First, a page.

21 Dec 2021, 12:31
Edgar Meza

Share of trucks in German road freight transport hits record high

Clean Energy Wire

Despite increasingly ambitious climate targets, truck traffic in Germany reached a record level last year, according to pro-rail group Allianz pro Schiene. The market share of truck cargo in freight transport rose almost one and a half percentage points to 72.6 percent, the NGO said, citing data from the transport ministry (BMDV). At the same time, the share of climate-friendly railways fell from 18.6 to 18 percent. "Never before has the truck share of the freight transport market been so high," said Dirk Flege, head of Allianz pro Schiene. “Freight traffic in Germany is heading in the completely wrong direction. Nowhere are the legacy burdens in climate protection for the new federal government as great as in transport.”

The government has committed itself to expanding the market share of rail in freight transport to 25 percent by 2030, yet the gap between that goal and the current share of rail freight is growing, due in part to the impact of the pandemic, which has exacerbated the problem, the NGO said. CO2 emissions from freight trains, per tonne of goods and kilometre, are a seventh of carbon emissions from trucks, according to figures from the German Environment Agency. Allianz pro Schiene notes that a 25 percent freight rail share is not only possible, but already common in elsewhere in Europe. In Switzerland, Austria, Sweden and Finland, rail has a market share of over 25 percent in freight transport. The Baltic states have even higher shares, with up to 70 percent in Latvia, the highest share; 67 percent in Lithuania and 42 percent in Estonia.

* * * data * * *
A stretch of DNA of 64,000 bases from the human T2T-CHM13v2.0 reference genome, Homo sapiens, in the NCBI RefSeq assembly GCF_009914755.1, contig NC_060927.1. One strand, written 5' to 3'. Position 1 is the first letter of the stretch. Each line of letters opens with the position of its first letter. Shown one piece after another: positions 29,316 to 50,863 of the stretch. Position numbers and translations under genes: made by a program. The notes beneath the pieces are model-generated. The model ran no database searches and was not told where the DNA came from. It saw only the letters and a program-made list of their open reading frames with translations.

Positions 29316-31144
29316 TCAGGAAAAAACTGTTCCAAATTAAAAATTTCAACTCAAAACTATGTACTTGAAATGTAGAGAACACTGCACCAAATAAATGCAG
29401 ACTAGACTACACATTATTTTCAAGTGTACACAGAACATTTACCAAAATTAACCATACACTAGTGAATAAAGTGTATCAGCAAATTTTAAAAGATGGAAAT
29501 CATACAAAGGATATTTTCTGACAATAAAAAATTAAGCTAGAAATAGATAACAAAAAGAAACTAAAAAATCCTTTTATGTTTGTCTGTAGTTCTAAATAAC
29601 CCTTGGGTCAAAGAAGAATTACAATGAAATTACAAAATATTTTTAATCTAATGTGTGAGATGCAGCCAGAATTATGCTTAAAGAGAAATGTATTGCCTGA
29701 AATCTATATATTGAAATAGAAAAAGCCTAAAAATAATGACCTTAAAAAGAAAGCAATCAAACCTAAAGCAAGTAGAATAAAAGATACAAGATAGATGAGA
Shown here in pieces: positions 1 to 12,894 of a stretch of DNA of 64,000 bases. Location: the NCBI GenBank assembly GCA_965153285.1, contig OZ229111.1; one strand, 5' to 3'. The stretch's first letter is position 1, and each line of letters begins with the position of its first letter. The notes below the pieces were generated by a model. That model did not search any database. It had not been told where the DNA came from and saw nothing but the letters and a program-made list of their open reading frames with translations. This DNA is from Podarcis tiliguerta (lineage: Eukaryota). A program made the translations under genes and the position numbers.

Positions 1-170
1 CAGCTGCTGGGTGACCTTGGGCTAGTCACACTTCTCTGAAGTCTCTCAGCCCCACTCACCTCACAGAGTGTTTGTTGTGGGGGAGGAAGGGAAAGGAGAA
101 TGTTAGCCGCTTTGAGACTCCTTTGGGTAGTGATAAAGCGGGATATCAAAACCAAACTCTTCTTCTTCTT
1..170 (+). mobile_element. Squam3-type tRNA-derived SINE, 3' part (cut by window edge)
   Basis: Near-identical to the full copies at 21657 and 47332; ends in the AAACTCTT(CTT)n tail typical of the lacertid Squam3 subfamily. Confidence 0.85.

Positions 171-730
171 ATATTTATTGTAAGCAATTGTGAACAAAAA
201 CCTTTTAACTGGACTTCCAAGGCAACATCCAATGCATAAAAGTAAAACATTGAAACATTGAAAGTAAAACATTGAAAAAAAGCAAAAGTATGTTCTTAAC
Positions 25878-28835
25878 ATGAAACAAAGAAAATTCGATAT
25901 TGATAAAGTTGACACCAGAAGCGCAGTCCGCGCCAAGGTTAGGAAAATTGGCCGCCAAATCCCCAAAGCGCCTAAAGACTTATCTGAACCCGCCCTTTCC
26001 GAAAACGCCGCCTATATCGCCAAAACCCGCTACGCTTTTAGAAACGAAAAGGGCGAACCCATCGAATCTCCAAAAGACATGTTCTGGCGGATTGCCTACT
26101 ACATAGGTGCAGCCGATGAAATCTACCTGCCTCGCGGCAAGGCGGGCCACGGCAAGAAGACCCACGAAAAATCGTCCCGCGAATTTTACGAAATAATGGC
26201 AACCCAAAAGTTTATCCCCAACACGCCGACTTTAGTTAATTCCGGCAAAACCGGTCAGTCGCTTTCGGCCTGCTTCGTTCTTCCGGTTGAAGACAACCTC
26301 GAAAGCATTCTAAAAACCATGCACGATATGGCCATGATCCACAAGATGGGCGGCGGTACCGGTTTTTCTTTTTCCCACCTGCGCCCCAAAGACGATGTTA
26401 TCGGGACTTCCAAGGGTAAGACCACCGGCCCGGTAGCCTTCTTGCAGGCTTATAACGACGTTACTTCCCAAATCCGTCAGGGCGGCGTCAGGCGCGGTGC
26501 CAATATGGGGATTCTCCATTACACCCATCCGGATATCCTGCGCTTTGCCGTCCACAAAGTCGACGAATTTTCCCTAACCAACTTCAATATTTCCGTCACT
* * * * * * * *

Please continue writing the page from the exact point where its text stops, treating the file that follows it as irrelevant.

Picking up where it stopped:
Transport is often referred to as the "problem child" of Germany's landmark energy transition. Emissions have remained broadly stable for decades, as gains from more efficient car engines have been eaten up by heavier vehicles. But the country's ambitious CO2-cutting plans mean this must change rapidly: transport emissions need to fall by more than 40 percent this decade, as the country wants to become climate-neutral by 2045.

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